Being a fangirl or fanboy is fine. There’s also a value in learning to play or sing music and appreciating from the inside out. And for those thinking, “Oh, I’m not a musician!” Please: don’t give me that. Even if a music fan does it for only one season, join a community chorus. Take music lessons. Play the music of the people one claims to love. Even imperfectly. In my piano lessons ways back in the 80’s, I was assigned people I didn’t really enjoy playing–at first. But one develops a stronger sense of the music–Bartok, Bach, Mendelssohn, by an appreciation from within. Being a spectator isn’t enough. Listening to music as a mental sedative isn’t the (only) way to go.

Now, speaking for my own taste in music, I appreciate things more Catholic, like this fine concert that encompasses a sea with many cultures rather than one small part of one continent.

About catholicsensibility

Todd lives in the Pacific Northwest, serving a Catholic parish as a lay minister.
This entry was posted in Commentary, Hermeneutic of Subtraction, Music, Politics. Bookmark the permalink.

6 Responses to Musical Critique

  1. Liam says:

    I think the column writer and many commenters about Benedict XVI’s comments are forgetting or neglecting the precision of Benedict XVI.

    Benedict’s statement –

    “There is great literature, great architecture, great art and great sculpture in the diverse cultures and religious fields. And there is music everywhere. But you will not find music of the magnitude of that which the Christian world brought forth – the music of Palestrina, Bach, Handel, Mozart, Beethoven and Bruckner – in any other cultural region, . . This music is unique. There is nothing like it and that must be food for thought … it must not disappear from the liturgy as its presence means partaking in the mystery of faith in a very special way.”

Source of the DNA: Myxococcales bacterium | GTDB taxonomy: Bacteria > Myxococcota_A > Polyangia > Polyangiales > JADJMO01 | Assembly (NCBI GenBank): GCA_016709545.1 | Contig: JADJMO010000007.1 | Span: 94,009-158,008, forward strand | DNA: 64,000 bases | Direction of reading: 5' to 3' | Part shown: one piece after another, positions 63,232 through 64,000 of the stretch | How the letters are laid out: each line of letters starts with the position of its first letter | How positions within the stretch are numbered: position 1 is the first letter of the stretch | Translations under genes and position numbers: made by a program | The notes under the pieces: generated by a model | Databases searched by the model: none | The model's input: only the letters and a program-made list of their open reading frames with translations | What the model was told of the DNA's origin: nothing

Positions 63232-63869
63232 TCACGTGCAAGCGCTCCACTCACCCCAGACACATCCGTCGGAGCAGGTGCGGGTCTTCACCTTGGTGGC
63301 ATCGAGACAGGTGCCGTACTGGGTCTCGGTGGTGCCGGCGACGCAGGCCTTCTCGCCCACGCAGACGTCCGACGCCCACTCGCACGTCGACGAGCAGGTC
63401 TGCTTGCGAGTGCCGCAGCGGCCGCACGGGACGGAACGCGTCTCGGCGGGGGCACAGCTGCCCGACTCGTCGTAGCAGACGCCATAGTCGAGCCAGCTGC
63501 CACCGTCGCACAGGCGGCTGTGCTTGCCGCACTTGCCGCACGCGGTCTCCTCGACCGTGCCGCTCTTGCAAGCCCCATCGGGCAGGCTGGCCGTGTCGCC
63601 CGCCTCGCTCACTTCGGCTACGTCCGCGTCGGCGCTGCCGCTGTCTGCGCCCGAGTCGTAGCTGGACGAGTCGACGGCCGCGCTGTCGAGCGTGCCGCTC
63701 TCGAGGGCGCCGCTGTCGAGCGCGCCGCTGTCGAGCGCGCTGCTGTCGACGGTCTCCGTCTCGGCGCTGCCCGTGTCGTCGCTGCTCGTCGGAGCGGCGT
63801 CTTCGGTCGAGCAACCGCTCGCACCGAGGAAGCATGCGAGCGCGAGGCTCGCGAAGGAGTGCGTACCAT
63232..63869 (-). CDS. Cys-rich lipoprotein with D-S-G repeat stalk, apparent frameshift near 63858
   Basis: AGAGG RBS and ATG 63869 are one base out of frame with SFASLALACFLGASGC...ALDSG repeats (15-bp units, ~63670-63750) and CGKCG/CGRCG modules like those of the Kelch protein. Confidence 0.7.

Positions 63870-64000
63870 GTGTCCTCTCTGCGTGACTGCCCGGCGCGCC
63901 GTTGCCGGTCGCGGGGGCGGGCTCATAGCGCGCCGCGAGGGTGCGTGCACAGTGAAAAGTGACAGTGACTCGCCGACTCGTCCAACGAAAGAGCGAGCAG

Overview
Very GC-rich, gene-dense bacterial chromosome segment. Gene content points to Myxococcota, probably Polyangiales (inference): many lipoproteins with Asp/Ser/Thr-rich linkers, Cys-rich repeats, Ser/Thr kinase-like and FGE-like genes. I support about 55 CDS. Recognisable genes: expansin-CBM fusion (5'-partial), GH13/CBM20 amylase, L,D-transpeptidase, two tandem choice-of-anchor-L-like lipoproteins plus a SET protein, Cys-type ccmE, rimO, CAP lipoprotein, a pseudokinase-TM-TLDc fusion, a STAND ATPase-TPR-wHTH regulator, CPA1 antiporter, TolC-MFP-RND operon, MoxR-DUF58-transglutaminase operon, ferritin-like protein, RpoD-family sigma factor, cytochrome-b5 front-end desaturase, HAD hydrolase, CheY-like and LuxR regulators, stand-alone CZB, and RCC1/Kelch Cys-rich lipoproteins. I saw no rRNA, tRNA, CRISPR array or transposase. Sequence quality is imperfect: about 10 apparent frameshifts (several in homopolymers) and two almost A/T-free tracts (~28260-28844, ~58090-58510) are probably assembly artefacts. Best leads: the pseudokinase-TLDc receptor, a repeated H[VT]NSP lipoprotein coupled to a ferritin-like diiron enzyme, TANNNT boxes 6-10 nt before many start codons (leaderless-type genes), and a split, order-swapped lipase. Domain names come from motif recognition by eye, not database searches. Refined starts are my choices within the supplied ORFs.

– is specifically in the context of discussing music for Catholic worship (Beethoven is on that list rather exceptionally), even if the statement itself at face value appears universalist. Another way of putting it: the Western musical traditions grew up with the Western (Catholic and its progeny) liturgical traditions, and there’s a mutuality to that which will never quite be the same as with any other musical tradition imported into the Western liturgies. It’s an argument about historical organic development, fwiw, and Benedict is careful to acknowledge that those other musical traditions are not lacking in genius or greatness. (The same kind of argument would be made by an ethnomusicologist comparing and contrasting indigenous music forms before and after conquest by an alien culture – the difference between the organic development before conquest and then the different process of fusion after conquest, never quite organic in the same way as pre-conquest.)

    Again – Benedict XVI’s problem has more often been with his erstwhile fanboys/girls and those who are irritated by those fanboys/girls, as it were.

    • Todd says: